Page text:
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When asked about plant closings and layoffs, many of today's ceramic manufacturers are quick to point at the increasing-and unfair-competition from low-cost manufacturing regions such as China. How can we compete against $.60 to $1.00 per hour wages, and against an economy with few, if any, environmental restrictions? How can we win the manufacturing game when the playing field is clearly tipped in the other team's direction?
While these are real problems that must certainly be addressed to ensure the longevity of U.S. manufacturing as a whole, there is also another, more subtle issue at play in the undercurrent of the ceramic industry-many plants are simply not in a position to be competitive. They've been using the same equipment and processes for decades. In good times, they didn't have to change; in bad times, they couldn't afford to.
Now we're at a crossroads. For some, the answer will be to follow the crowd and shift manufacturing overseas. Others will simply close their doors. But what if we could instead reinvent ourselves through new products, processes or technologies? What if, by making the right investments, we could reposition ourselves to take advantage of new opportunities?
Having a modern, efficient, productive plant won't guarantee that you'll remain profitable in today's challenging business environment. But there is no doubt that such plants will be better equipped to compete, and will stay in the game much longer, than plants with outdated manufacturing methods.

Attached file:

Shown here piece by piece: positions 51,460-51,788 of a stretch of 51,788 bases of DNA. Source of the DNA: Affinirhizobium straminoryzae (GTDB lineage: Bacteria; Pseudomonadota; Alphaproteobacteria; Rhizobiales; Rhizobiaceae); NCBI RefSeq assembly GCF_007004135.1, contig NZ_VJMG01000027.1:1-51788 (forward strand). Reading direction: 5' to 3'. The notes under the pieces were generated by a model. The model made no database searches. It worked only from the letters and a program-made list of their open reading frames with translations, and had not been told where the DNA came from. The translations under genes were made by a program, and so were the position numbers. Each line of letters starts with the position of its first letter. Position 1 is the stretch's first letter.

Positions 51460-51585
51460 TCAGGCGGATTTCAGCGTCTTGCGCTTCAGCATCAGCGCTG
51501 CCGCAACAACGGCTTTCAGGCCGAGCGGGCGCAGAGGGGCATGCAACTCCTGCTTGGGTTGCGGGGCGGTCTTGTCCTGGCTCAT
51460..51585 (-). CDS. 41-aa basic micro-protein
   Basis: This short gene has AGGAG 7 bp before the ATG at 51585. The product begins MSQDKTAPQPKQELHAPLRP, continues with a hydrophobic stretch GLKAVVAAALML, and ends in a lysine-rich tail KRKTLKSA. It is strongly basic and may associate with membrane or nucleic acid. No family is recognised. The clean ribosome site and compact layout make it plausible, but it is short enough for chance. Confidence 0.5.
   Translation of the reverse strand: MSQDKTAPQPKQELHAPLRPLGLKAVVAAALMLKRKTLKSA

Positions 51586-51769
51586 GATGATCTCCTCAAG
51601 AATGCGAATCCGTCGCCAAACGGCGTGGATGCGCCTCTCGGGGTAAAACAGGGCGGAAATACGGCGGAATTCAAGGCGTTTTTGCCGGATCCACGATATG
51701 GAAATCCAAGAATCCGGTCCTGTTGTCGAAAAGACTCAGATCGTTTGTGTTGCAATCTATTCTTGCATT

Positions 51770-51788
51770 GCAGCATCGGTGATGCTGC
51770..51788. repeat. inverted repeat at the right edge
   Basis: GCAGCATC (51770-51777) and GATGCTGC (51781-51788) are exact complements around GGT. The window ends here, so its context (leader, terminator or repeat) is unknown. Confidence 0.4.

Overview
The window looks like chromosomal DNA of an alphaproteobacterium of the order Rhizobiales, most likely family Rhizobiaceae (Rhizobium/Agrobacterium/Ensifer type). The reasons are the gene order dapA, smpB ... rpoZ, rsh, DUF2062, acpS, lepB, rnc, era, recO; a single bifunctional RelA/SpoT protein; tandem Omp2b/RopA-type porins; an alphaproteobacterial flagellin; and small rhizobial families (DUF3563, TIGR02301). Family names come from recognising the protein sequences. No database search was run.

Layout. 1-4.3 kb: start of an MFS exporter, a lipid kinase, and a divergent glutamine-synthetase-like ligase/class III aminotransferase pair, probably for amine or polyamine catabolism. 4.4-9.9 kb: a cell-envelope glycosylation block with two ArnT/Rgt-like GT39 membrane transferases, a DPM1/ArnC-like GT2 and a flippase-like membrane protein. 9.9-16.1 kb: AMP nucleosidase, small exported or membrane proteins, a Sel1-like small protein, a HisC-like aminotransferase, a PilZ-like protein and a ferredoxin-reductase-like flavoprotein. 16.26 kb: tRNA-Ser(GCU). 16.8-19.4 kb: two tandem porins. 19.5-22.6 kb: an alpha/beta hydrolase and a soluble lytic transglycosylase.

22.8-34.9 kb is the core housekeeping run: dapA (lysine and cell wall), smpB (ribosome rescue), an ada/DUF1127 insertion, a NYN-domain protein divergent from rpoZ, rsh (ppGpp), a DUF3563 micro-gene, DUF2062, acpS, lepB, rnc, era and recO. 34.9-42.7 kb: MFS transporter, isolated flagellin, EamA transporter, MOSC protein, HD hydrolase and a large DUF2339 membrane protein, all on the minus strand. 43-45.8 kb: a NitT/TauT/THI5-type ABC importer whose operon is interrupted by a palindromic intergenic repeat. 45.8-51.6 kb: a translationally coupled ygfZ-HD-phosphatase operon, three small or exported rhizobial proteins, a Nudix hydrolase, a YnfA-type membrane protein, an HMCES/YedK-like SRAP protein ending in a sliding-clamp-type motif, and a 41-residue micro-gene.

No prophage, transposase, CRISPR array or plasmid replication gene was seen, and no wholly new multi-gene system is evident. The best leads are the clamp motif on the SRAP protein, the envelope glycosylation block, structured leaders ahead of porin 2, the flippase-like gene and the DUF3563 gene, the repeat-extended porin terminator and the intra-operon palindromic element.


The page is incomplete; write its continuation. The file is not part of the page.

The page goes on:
That's why we've worked so hard to make this issue, the fourth annual edition of our Equipment Digest, better than ever. We've added more than 70 new equipment definitions in our quest to make this the most comprehensive equipment resource in the industry; in fact, for the first time, each equipment category listed in the 2003-2004 Equipment Digest features a definition. In many cases, these definitions not only describe a particular piece of equipment, but also provide tips on how to choose the best type of equipment for a given application. We've also completely updated all of the supplier listings* to provide you with the most current contact information for each company. All of this information will be available in a searchable format online.
We hope you will find the 2003-2004 Equipment Digest to be a valuable reference tool in planning your equipment purchases. However, we also recognize that to be truly useful, the Equipment Digest must continue to evolve to meet the needs of our readers. More equipment categories and definitions will be added in the coming months and years, and existing definitions will continue to change based on feedback from the industry. Your support-and your suggestions-will help make the Equipment Digest a valuable, thorough resource in the years to come.
Please don't hesitate to contact me at (248) 366-2503, fax (248) 366-2504 or e-mail firstname.lastname@example.org if you would like to suggest changes or new definitions for next year's Equipment Digest.
And in the game of ceramic manufacturing, may the best players win.